There was a distinction between the Corps of Drums and the band which dated back to the middle of the 18th century. The Drums were men taken on the strength of the regiment, required to perform functions other than beat time. Drummers would act as messengers to parlay with the enemy; they would also go into action with the rest of the regiment. Drum-majors were responsible for discipline in the regiment and took charge of floggings. Bandsmen, on the other hand, were employed to play music, not to carry weapons other than an ornamental sword. Although they were used to carry and tend to the wounded in times of war.
The drum-major was the leader of the Corps of Drums and as such followed the dress of the drummers rather than the band. That is why he has a red coat while the bandsman wears white. In 1831 the practice of wearing reverse colours ceased so that drummers and drum-majors of the 26th no longer wore yellow coats faced red.
Although the regiment changed from being a silver laced regiment to gold laced in 1830, it was traditional for drum-majors to have silver lace, so this man has a yellow collar with silver lace showing on the front part, and silver shoulder scales, buttons and 4 chevrons on his right arm. The elaborate belt worn over his left shoulder is yellow with silver edges and an embroidered badge with a large silver mullet (star) and gold crown. The tall bearskin cap has a long red plume that curls over the top.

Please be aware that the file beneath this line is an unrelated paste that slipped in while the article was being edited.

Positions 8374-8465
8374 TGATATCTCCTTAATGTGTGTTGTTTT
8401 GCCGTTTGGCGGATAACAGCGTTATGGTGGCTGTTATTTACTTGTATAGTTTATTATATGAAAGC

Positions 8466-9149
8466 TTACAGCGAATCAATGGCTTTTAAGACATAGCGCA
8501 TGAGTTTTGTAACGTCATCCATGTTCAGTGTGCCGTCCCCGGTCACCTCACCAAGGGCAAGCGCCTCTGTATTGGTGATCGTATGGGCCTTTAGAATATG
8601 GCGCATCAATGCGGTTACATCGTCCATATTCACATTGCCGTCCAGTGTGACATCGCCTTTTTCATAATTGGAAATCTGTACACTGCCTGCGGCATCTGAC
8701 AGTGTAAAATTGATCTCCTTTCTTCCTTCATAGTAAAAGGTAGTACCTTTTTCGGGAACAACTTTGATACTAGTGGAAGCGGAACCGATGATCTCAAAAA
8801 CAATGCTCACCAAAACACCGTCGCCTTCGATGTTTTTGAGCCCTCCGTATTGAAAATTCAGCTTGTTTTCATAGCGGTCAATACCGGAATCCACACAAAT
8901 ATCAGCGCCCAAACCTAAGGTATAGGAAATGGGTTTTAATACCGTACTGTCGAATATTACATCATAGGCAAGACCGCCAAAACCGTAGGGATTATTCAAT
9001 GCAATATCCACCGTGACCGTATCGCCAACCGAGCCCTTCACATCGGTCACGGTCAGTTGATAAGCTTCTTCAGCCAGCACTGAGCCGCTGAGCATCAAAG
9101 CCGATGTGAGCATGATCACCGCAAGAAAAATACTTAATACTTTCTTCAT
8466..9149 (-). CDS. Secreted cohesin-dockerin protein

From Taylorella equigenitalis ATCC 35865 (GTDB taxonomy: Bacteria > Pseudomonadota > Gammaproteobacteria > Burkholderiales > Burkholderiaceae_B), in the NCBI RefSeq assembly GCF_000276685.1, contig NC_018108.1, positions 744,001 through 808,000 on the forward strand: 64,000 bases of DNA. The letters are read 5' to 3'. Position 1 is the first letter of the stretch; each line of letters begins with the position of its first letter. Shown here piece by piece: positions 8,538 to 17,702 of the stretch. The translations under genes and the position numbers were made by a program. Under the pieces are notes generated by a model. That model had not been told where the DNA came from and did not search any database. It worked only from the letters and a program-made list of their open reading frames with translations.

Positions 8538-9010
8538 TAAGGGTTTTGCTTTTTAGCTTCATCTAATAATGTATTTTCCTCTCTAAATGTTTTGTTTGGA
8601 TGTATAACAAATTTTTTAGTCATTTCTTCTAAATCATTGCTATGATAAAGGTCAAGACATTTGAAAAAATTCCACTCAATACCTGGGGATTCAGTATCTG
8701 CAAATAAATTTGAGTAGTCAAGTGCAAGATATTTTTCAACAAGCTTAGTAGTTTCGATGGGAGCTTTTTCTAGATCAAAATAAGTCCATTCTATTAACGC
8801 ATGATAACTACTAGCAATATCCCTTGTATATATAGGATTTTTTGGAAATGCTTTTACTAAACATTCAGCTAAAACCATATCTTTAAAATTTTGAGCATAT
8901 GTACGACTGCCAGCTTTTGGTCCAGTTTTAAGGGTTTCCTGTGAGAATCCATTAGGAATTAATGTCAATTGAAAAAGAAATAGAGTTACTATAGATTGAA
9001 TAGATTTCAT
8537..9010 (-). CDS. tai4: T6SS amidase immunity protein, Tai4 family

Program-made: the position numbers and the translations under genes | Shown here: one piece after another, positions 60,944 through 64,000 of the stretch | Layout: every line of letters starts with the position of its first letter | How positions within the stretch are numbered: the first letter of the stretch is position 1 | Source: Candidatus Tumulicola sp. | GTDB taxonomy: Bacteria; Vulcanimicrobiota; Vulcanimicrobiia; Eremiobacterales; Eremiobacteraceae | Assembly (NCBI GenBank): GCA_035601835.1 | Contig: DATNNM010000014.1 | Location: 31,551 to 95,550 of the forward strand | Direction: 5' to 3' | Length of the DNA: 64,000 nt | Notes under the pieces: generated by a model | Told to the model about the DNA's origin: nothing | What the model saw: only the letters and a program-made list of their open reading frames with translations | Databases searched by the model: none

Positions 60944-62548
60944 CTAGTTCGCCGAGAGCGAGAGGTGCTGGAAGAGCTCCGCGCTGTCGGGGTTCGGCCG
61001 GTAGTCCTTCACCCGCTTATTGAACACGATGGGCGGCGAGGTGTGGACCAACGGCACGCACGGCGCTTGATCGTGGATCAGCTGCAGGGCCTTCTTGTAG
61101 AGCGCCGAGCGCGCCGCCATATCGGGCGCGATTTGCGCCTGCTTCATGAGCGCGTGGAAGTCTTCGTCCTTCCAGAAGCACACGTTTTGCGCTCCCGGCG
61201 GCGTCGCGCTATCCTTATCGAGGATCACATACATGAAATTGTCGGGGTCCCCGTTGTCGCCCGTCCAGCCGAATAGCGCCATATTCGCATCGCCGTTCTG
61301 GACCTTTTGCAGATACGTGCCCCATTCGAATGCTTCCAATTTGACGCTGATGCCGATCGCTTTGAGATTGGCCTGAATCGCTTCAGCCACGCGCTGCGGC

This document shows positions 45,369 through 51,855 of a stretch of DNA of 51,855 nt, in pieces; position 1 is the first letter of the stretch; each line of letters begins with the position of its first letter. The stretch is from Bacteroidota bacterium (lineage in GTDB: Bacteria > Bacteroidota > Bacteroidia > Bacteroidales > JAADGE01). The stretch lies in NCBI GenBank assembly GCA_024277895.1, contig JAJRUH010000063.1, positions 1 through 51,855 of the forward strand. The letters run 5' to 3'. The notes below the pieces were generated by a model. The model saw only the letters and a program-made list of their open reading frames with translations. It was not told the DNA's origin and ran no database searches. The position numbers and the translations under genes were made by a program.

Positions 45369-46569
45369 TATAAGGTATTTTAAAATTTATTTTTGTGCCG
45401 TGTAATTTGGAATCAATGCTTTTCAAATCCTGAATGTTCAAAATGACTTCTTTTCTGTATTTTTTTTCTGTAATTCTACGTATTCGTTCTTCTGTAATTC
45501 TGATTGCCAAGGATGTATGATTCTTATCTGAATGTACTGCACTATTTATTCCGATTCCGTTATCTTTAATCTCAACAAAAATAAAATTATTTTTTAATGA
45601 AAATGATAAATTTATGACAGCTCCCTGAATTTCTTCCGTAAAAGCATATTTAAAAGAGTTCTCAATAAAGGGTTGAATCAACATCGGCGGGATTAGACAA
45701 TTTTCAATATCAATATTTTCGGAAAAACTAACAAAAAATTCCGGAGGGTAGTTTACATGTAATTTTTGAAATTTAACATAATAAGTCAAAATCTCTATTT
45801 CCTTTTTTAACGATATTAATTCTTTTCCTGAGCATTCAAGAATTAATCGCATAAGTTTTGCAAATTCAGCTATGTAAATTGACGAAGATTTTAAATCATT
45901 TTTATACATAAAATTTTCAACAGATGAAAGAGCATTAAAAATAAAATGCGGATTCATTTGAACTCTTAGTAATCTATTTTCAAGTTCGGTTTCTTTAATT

The bandsman has a similar shako to that worn by the regiment but the ball tuft at the front is replaced by a falling red horsehair plume. The badge would also be a special band badge. The white coat was the usual form of dress for bands up until the 1870s although from 1856 a white tunic replaced the tailed coat. The facings are yellow and the shoulder scales and buttons are brass. His sword, sheathed in a brass scabbard, is of normal length at this stage; later it became a short decorative item. It is slung from a black leather belt with brass buckle.
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